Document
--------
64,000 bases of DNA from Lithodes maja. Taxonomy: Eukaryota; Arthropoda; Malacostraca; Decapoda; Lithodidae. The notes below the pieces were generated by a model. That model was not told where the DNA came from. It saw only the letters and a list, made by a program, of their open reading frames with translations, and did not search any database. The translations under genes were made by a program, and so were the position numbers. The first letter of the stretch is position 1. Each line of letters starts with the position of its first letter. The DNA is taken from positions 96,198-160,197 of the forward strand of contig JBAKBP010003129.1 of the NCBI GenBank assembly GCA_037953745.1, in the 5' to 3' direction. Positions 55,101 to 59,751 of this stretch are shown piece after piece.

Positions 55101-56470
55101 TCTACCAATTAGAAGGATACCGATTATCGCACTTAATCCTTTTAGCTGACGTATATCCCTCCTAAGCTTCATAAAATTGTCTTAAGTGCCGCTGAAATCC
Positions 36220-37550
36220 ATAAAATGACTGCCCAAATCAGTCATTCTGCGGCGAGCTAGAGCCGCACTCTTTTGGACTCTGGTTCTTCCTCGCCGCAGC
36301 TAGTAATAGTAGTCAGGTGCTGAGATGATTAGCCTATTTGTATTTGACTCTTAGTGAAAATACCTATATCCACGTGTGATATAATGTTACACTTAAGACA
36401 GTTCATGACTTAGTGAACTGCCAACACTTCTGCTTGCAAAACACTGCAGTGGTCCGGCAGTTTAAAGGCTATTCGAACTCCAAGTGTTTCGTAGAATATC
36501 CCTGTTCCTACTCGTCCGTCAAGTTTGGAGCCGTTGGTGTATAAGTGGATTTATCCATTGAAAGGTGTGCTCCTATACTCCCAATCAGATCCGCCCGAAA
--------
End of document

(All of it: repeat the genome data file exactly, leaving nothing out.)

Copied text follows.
64,000 bases of DNA from Lithodes maja. Taxonomy: Eukaryota; Arthropoda; Malacostraca; Decapoda; Lithodidae. The notes below the pieces were generated by a model. That model was not told where the DNA came from. It saw only the letters and a list, made by a program, of their open reading frames with translations, and did not search any database. The translations under genes were made by a program, and so were the position numbers. The first letter of the stretch is position 1. Each line of letters starts with the position of its first letter. The DNA is taken from positions 96,198-160,197 of the forward strand of contig JBAKBP010003129.1 of the NCBI GenBank assembly GCA_037953745.1, in the 5' to 3' direction. Positions 55,101 to 59,751 of this stretch are shown piece after piece.

Positions 55101-56470
55101 TCTACCAATTAGAAGGATACCGATTATCGCACTTAATCCTTTTAGCTGACGTATATCCCTCCTAAGCTTCATAAAATTGTCTTAAGTGCCGCTGAAATCC
Positions 36220-37550
36220 ATAAAATGACTGCCCAAATCAGTCATTCTGCGGCGAGCTAGAGCCGCACTCTTTTGGACTCTGGTTCTTCCTCGCCGCAGC
36301 TAGTAATAGTAGTCAGGTGCTGAGATGATTAGCCTATTTGTATTTGACTCTTAGTGAAAATACCTATATCCACGTGTGATATAATGTTACACTTAAGACA
36401 GTTCATGACTTAGTGAACTGCCAACACTTCTGCTTGCAAAACACTGCAGTGGTCCGGCAGTTTAAAGGCTATTCGAACTCCAAGTGTTTCGTAGAATATC
36501 CCTGTTCCTACTCGTCCGTCAAGTTTGGAGCCGTTGGTGTATAAGTGGATTTATCCATTGAAAGGTGTGCTCCTATACTCCCAATCAGATCCGCCCGAAA